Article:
Richard Dreyfuss on ‘Madoff’ and the ‘most beautiful body of work of any actor in America’
Before shooting on “Madoff” began, Richard Dreyfuss, who plays the title character, didn’t want to speak to or hear from the disgraced financier because he didn’t trust what Madoff would have to say.
Fraudulent investment adviser Bernie Madoff had a laundry list of complaints about his depiction in the recent, two-part ABC TV movie “Madoff.” But, as Richard Dreyfuss, the man who played Madoff, jokes, none of them had to do with the performance.
Not that the Academy Award-winning actor cared about the opinion of Madoff, currently in federal prison for his role in a Ponzi scheme that is considered the largest financial fraud in U.S. history. Preparing for the role, Dreyfuss never reached out to Madoff.
“I didn’t want to talk to him,” the 68-year-old actor told The Times in a video interview. “I didn’t want to make him important. And what was he going to tell me? A Queens accent? I already have that. He was going to tell me the truth? Yeah. Right. So there was no reason for me to speak to him. He was a monster. A socio-pathological monster.”
Having played Dick Cheney in Oliver Stone’s “W.,” Dreyfuss is no stranger to portraying reviled public figures. (“There’s a little bit of Cheney in all of us and there’s a lot of Madoff,” he says.)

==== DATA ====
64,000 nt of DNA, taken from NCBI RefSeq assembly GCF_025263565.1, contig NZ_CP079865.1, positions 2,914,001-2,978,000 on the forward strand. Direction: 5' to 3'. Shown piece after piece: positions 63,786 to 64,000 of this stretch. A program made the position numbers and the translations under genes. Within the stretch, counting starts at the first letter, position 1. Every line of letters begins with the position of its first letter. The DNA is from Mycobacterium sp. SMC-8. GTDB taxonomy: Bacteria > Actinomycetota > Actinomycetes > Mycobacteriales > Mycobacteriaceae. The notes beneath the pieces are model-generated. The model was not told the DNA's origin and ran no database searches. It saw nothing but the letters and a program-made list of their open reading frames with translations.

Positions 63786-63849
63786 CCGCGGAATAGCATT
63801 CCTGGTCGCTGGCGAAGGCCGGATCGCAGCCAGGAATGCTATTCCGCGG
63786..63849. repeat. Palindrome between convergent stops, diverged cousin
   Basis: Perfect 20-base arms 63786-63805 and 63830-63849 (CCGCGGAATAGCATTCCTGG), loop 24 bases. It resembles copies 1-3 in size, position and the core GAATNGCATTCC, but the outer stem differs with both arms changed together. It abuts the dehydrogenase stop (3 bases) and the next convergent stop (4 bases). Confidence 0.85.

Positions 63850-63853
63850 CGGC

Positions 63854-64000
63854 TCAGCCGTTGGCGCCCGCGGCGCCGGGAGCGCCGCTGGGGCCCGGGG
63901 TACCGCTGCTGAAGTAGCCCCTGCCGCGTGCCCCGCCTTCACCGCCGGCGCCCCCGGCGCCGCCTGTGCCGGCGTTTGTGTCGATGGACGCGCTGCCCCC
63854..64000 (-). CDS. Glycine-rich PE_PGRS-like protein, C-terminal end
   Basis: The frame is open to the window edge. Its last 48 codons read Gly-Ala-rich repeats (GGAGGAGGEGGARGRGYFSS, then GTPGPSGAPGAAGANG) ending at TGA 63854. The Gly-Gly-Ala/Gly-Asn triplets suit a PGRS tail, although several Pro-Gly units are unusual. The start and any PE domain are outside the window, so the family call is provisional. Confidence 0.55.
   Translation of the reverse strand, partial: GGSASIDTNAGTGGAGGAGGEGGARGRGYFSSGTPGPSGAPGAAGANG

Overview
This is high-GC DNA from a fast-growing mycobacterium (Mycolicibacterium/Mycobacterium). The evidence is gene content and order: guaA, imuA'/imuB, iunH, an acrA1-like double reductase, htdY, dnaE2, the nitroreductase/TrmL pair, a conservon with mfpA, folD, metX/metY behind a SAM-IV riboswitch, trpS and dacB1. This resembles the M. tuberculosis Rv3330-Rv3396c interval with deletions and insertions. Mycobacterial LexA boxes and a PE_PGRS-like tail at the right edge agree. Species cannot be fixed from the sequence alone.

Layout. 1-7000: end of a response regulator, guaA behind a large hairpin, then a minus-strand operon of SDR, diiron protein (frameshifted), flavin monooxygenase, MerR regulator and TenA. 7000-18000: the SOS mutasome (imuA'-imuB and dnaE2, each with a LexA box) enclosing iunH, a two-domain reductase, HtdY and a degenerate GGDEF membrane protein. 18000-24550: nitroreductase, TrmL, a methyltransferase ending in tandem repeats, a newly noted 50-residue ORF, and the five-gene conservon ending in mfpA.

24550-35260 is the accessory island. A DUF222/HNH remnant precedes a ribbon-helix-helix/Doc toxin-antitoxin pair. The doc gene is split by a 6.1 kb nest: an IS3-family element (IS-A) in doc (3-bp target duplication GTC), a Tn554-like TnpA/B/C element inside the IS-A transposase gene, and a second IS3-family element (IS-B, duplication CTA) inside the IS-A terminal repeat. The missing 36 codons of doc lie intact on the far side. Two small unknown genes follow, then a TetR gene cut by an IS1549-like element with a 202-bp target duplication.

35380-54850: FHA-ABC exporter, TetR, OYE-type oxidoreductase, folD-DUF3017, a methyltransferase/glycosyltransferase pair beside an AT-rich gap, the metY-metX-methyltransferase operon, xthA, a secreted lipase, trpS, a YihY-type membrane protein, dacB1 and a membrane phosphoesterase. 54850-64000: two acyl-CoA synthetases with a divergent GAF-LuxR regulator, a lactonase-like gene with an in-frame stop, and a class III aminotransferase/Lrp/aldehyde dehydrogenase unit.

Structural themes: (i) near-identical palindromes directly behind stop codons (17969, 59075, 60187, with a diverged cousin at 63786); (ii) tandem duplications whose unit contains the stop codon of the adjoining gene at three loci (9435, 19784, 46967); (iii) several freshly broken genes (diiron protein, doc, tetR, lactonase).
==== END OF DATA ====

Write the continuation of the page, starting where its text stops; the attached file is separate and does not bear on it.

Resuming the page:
Still, Madoff wasn’t hated until his fraud was finally exposed. Until then, his investors adored him.
“He had to be the friendliest, mensch-iest, most comfortable guy in the world,” Dreyfuss says. “He had to seduce bat mitzvah girls. And he did. So they gave him their millions because he was just Uncle Bernie.”
You can watch the entire interview, during which Dreyfuss says that he owns “the most beautiful body of work of any actor in America,” below. He’s definitely prepared to back up his claim.
Richard Dreyfuss talks about playing Bernie Madoff.
From the Emmys to the Oscars.
Get our revamped Envelope newsletter for exclusive awards season coverage, behind-the-scenes insights and columnist Glenn Whipp’s commentary.
You may occasionally receive promotional content from the Los Angeles Times.